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Pictured: Gun-toting Northern Ireland children killing wild animals - sick images show kids as young as 7 posing with foxes shot in cruel and brutal hunts


A child poses with a rifle and a dead fox in one of the alarming pictures

A child poses with a rifle and a dead fox in one of the alarming pictures

Some of the sickening images released by anti-hunting campaigners

Some of the sickening images released by anti-hunting campaigners

Some of the sickening images released by anti-hunting campaigners

Some of the sickening images released by anti-hunting campaigners


A child poses with a rifle and a dead fox in one of the alarming pictures

Children as young as seven have been pictured using dogs to hunt and kill foxes in Northern Ireland.

Shocking images have been released by campaigners who are calling for underground hunting to be banned. One of the images shows a child holding a dead fox in one hand and a gun in the other.

The League Against Cruel Sports say enthusiasts involved in 'terrier work' - the practice of sending small dogs below ground to flush out foxes - are increasingly turning to social media to boast about their exploits.

The group says that the practice is legal across the UK. It is exempted from the Hunting Act (2004) in England as long as the person carries written permission and intends to shoot the fox humanely as soon as possible after it is flushed out.

However, the League, which is calling for a ban on terrier work, says the practice often leads to fights and terrible injuries to both animals. Foxes are sometimes caged and taken away so that fighting dogs can be unleashed on them.

Northern Ireland spokeswoman, Janice Watt, branded the practice "shameless, legalised cruelty" and said she has seen numerous distressing images on social media that make it clear that the animals have undergone terrible suffering before their deaths.

Among the gruesome images she has gathered from the Facebook pages of men and women bragging about their exploits in Northern Ireland were a pregnant rabbit whose embryos had been torn out of her body, foxes placed in a cage so that fighting dogs could be let loose on them and dogs which had suffered horrific facial injuries after fighting with foxes.

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"There's almost like a one-upmanship on social media. The more gruesome it is, the more they show off what they've done and the happier and prouder they are," she said.

"This is going on every day and night somewhere near you in a field. It comes under terms like offering a service for pest control. But one thing that is apparent from all the studies we've done is that the person that carries it out gets a thrill from seeing an animal torn apart."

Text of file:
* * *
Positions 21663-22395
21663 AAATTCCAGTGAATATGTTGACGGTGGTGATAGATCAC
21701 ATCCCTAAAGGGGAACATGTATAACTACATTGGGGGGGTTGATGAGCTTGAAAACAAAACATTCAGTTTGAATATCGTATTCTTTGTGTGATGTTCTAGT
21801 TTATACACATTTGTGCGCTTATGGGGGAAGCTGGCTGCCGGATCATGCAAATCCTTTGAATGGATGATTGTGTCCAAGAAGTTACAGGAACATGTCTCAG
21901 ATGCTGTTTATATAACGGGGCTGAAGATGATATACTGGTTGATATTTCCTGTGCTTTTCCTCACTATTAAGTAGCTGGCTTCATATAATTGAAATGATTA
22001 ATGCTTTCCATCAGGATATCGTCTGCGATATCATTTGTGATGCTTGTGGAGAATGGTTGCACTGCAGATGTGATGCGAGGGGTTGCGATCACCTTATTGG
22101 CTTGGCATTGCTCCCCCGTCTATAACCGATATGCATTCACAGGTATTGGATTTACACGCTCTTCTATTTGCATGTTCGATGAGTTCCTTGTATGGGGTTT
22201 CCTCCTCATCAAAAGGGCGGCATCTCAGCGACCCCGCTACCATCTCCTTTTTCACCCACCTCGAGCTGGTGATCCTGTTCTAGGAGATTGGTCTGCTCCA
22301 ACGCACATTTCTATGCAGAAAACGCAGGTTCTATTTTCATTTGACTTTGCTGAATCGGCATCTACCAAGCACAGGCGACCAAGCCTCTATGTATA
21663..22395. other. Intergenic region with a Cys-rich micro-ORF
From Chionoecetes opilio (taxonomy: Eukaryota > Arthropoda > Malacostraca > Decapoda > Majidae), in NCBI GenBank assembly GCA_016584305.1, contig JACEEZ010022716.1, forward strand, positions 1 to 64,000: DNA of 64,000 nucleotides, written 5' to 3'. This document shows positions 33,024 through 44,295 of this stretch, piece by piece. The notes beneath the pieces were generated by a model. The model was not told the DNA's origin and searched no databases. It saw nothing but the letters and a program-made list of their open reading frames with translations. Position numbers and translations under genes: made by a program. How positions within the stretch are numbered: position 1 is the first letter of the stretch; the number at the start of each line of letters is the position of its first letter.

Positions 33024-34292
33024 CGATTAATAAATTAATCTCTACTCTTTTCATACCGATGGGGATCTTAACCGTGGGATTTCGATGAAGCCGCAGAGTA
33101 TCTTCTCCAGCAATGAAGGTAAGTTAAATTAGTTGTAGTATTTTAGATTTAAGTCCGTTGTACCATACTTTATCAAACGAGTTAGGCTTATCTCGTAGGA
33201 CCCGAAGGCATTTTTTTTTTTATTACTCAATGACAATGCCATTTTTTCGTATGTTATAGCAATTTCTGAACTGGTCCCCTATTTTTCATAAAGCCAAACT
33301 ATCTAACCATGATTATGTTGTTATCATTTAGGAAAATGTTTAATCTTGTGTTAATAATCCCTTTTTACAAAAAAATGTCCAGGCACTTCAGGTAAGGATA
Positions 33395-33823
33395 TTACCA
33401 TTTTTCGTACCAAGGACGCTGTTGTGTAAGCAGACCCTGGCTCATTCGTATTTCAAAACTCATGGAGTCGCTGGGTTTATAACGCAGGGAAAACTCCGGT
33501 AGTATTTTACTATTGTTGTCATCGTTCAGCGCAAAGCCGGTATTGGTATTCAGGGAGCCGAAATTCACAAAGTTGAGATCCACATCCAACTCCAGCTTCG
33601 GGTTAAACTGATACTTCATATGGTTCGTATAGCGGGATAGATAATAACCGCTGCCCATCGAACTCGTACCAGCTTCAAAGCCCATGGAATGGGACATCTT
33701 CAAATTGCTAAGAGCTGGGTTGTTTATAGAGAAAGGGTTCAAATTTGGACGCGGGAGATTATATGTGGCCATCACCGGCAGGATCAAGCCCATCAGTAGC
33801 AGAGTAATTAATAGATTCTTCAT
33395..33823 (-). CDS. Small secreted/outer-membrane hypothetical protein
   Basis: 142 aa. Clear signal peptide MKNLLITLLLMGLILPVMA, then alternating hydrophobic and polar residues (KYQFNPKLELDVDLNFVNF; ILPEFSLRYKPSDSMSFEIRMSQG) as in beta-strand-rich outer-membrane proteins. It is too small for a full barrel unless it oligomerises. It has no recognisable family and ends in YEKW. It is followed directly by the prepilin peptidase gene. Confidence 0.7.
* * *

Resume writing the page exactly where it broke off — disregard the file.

Among the images were two of boys posing with prey animals. One young boy is seen holding a dead fox and posing with what appears to be an air rifle - it is understood that in Northern Ireland it would be illegal for him even to be holding this weapon as the law stands.

Ms Watt said she has seen images of children as young as seven or eight taking part in hunting with dogs, including some young girls.

Indeed, one of the enthusiasts who got into a heated argument on Facebook defending the practice turned out to be an eight-year-old boy.

"A lot of these children are being taken along to help out. It's not uncommon for there to be a few wee boys going along to learn the ropes as well," Ms Watt said.

"They cannot fail to be affected in a negative way. This is teaching them to disregard the welfare of the chosen prey animals. The fact that you're teaching children that it's okay to inflict that violence on a living being is the most disturbing thing about it.

"We are supposed to be instilling good morals and ethics in children. To take them out to witness that kind of barbaric cruelty and teach them to think it's okay to encourage a dog to attack and kill a wild animal is very worrying."

Ms Watt said terrier work is regarded as the very low end of pest control and is a "loophole" with a big overlap with criminal offences such as badger baiting and dog fighting.

"They often haven't asked permission to go onto people's land and this is a real nuisance across the countryside," she said.

Some dogs die of suffocation underground and others are left with horrific injuries after fighting with their prey, such as one Springer spaniel that was put down by a vet in Northern Ireland earlier this year after its nose was torn off.

The League is calling for a complete ban on hunting in Northern Ireland as part of its NI Charter, which has been backed by Mid Antrim Animal Sanctuary, Lucy's Trust and the International Fund for Animals.

Minister of the Environment Mark H Durkan said: "I am concerned with preventing acts which are deemed to be cruel to wild animals.

"Legislation to ban hunting with dogs in Northern Ireland is a matter for the Executive to consider. It is unlikely that this could be achieved within this mandate of the Assembly given the limited time it has left."

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